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Ohio State Murders

  • Theater, Drama
  • 4 out of 5 stars
  • Recommended
Audra McDonald in Ohio State Murders
Photograph: Courtesy Richard TermineOhio State Murders

Time Out says

4 out of 5 stars

Audra McDonald stars in Adrienne Kennedy's brief, chilling drama.

Broadway review by Adam Feldman 

In Adrienne Kennedy’s Ohio State Murders, an established Black writer named Suzanne Alexander—the partially autobiographical central figure in several plays that Kennedy wrote in the 1990s—returns to the Columbus college she attended decades earlier to speak about her experiences there. As she delivers her address, or maybe practices it to herself, flashbacks to the late 1940s and early 1950s flesh out her story. As the title promises, it’s a harrowing one.

In the play’s original 1992 production and its New York premiere in 2007, two actors of different ages divided the role of Suzanne. In its bracing Broadway debut—which also marks the Broadway debut of Kennedy, now 91—both the old and young versions are played by Audra McDonald, who toggles between the two with the masterful emotional control and variety we have come to expect from her. Ohio State Murders is nearly a 70-minute monologue, written in the cadences of a literary personal essay. Most of the other characters who appear onstage speak little or not at all; the exception is a young English professor named Robert Hampshire (played with foggy glassiness by Bryce Pinkham), who takes a shine to the young Suzanne’s brightness after reading her response to Thomas Hardy’s Tess of the d’Urbervilles.

​​Ohio State Murders | Photograph: Courtesy Richard Termine

Kennedy’s choice of novel is significant. “Inherent in almost all Hardy’s characters are those natural instincts which become destructive because social convention suppresses them,” Hampshire observes. “Hardy absorbs Tess’s personal situation into a vast system of causation.” The American tragedy to which Suzanne ultimately bears witness is similarly ingrained in the parts of her speech that resemble (but are not) digressions. Ohio State Murders is far more straightforward than the experimental works that made Kennedy’s name, like the 1964 fantasia Funnyhouse of a Negro, but it’s less direct than it seems. Suzanne is a cagy narrator: The story’s most obviously dramatic elements are often withheld from us for suspense, or passed over with eerie matter-of-factness. More time is devoted to Professor Hampshire’s readings of canonical texts, and to Suzanne’s detailed descriptions of campus life for a young Black woman at that time: her exclusion from sororities and dorm parties, the degree she was deemed unqualified to earn, the streets she knew she was not to walk.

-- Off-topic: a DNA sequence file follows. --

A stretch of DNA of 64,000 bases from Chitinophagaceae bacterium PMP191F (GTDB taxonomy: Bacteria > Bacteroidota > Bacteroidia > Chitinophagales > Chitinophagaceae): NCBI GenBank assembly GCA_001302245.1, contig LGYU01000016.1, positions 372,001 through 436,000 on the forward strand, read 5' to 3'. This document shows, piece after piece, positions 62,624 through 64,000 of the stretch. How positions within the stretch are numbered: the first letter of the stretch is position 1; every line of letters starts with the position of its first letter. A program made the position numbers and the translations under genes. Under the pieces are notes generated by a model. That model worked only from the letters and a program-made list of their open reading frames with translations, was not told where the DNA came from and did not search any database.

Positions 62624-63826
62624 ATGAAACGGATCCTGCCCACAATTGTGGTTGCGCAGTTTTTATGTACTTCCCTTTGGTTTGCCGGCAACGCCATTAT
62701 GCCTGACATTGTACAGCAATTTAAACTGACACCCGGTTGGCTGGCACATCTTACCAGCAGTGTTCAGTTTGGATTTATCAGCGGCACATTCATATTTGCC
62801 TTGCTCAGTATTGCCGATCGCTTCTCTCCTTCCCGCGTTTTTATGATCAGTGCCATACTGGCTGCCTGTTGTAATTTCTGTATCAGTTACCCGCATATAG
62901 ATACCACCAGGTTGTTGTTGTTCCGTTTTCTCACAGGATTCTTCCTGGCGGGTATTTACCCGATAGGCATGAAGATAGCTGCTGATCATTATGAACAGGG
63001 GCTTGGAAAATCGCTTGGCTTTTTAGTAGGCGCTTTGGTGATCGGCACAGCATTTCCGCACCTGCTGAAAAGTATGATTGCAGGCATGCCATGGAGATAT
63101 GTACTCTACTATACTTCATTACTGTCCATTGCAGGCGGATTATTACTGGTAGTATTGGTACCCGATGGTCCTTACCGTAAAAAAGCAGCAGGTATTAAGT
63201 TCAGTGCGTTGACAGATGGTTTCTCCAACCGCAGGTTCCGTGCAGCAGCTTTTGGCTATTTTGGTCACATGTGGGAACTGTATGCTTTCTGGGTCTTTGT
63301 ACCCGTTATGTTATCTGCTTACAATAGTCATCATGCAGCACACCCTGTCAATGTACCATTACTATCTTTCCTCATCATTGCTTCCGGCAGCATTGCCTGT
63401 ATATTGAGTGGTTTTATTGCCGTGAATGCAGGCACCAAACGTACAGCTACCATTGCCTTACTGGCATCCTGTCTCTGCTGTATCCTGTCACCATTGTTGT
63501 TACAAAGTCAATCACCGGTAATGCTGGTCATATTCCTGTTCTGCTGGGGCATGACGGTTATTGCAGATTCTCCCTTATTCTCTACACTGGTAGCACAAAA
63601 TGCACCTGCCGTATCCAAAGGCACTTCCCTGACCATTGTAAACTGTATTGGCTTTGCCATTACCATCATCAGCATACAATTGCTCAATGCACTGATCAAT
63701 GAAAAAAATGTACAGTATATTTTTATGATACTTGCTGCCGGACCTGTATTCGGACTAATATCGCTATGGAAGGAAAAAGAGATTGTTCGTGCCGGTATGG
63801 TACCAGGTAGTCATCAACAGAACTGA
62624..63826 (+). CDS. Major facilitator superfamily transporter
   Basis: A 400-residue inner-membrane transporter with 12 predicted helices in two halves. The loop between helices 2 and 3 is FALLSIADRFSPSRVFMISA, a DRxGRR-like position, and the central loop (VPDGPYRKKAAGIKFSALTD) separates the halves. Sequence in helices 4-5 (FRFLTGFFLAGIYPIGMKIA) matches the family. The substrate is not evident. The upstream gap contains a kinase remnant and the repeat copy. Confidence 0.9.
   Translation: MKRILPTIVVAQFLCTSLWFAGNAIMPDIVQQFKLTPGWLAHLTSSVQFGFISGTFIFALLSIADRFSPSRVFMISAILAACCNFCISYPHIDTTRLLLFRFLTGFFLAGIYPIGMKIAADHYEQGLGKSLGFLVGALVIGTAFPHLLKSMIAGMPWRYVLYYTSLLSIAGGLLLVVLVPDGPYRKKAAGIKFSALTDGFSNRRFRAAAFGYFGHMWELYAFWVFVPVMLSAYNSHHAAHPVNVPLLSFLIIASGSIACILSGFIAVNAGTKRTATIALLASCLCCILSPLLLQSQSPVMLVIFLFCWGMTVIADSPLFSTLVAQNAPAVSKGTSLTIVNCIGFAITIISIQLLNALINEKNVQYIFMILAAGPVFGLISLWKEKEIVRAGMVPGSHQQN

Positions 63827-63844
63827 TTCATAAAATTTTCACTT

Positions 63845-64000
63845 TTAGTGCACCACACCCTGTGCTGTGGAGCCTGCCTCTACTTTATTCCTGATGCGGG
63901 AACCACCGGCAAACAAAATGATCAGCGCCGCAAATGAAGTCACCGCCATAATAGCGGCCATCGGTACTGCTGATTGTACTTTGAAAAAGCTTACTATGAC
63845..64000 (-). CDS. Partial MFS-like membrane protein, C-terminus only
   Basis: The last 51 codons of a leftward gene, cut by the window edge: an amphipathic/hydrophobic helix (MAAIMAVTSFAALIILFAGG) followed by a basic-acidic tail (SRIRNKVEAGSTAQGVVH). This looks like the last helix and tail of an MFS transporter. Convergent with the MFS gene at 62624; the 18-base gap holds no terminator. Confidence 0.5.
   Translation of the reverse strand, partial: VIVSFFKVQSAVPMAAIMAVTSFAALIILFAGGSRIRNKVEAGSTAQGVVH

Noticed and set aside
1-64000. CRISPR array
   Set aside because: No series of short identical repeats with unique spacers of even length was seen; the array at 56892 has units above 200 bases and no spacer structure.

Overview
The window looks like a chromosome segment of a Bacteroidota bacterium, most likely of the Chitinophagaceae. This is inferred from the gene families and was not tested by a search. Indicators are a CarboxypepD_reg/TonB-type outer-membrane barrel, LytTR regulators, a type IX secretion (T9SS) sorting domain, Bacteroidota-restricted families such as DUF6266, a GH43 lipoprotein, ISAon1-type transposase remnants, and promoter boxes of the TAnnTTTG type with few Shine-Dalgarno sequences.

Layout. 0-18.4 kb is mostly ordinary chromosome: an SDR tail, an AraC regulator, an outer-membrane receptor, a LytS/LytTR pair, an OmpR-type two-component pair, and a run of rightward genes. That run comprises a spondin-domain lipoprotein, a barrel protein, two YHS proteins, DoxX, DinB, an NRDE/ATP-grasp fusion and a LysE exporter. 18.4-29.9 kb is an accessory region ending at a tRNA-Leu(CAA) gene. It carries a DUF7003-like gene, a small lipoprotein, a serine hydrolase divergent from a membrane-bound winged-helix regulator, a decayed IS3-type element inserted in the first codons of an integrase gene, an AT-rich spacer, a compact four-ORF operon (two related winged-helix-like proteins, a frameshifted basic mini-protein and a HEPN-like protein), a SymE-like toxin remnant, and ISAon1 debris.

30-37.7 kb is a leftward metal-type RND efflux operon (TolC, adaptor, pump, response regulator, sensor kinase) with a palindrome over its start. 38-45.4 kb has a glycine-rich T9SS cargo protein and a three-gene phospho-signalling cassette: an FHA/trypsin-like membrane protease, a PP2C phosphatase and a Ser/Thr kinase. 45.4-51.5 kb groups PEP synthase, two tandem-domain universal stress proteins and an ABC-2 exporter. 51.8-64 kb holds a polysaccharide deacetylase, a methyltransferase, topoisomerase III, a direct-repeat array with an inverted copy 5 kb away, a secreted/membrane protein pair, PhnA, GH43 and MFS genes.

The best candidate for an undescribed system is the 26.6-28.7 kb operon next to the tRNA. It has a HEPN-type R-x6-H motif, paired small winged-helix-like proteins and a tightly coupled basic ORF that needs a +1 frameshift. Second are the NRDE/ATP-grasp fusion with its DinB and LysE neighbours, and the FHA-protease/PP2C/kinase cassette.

In director Kenny Leon’s thoughtful production, Beowulf Boritt’s set suggests a storm of research-library shelves, some suspended in midair and some half-buried in the ground, as though Suzanne existed in both the midst of a catastrophe and the ruins of one. The forces stacked against her extend to the back wall of the stage, which is gashed by a craggy ravine—the site of a winter homicide—behind which snow descends continuously. The chills that periodically shoot through this play are part of the same cold front as the steady, muffling whiteness that falls gently in its background. 

Ohio State Murders. James Earl Jones Theatre (Broadway). By Adrienne Kennedy. Directed by Kenny Leon. With Audra McDonald, Bryce Pinkham. Running time: 1hr 10mins. No intermission.

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​​Ohio State Murders | Photograph: Courtesy Richard Termine

Adam Feldman
Written by
Adam Feldman


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